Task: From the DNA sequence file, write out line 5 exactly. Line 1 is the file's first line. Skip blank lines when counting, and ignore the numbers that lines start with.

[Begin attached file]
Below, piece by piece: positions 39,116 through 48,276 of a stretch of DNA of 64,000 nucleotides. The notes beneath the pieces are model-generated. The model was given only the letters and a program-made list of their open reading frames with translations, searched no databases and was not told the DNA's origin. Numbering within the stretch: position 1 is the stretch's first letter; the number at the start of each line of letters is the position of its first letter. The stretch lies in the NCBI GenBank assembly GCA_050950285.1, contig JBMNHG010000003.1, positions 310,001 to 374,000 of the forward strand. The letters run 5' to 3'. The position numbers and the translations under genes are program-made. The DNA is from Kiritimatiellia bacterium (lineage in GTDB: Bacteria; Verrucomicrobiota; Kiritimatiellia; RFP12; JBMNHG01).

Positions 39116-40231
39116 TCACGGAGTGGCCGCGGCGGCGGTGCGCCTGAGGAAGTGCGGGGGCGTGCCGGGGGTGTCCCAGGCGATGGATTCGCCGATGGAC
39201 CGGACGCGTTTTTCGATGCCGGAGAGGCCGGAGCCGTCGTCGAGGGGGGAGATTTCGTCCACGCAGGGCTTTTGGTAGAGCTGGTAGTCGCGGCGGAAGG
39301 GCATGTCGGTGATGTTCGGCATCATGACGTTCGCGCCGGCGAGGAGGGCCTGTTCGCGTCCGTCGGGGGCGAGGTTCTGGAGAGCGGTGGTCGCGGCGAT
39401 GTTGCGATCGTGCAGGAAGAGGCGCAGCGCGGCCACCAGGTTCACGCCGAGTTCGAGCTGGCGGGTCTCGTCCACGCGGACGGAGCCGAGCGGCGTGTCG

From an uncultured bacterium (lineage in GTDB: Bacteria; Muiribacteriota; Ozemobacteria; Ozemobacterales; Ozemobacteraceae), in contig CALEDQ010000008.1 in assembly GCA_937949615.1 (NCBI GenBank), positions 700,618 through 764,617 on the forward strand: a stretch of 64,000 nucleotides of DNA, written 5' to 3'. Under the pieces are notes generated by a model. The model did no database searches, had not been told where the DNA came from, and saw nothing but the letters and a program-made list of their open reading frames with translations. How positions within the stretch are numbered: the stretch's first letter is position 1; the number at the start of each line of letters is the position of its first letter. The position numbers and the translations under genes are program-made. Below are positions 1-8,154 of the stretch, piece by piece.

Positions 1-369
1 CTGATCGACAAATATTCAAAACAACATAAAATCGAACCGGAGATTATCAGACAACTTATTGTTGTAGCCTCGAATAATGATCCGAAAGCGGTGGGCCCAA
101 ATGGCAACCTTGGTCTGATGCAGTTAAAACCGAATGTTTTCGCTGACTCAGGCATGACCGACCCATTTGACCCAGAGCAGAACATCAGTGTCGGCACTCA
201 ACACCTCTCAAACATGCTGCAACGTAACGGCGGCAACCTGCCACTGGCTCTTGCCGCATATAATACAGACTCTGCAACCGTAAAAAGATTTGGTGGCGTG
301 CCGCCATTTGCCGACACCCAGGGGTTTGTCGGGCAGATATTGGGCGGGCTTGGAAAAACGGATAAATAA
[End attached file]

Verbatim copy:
39301 GCATGTCGGTGATGTTCGGCATCATGACGTTCGCGCCGGCGAGGAGGGCCTGTTCGCGTCCGTCGGGGGCGAGGTTCTGGAGAGCGGTGGTCGCGGCGAT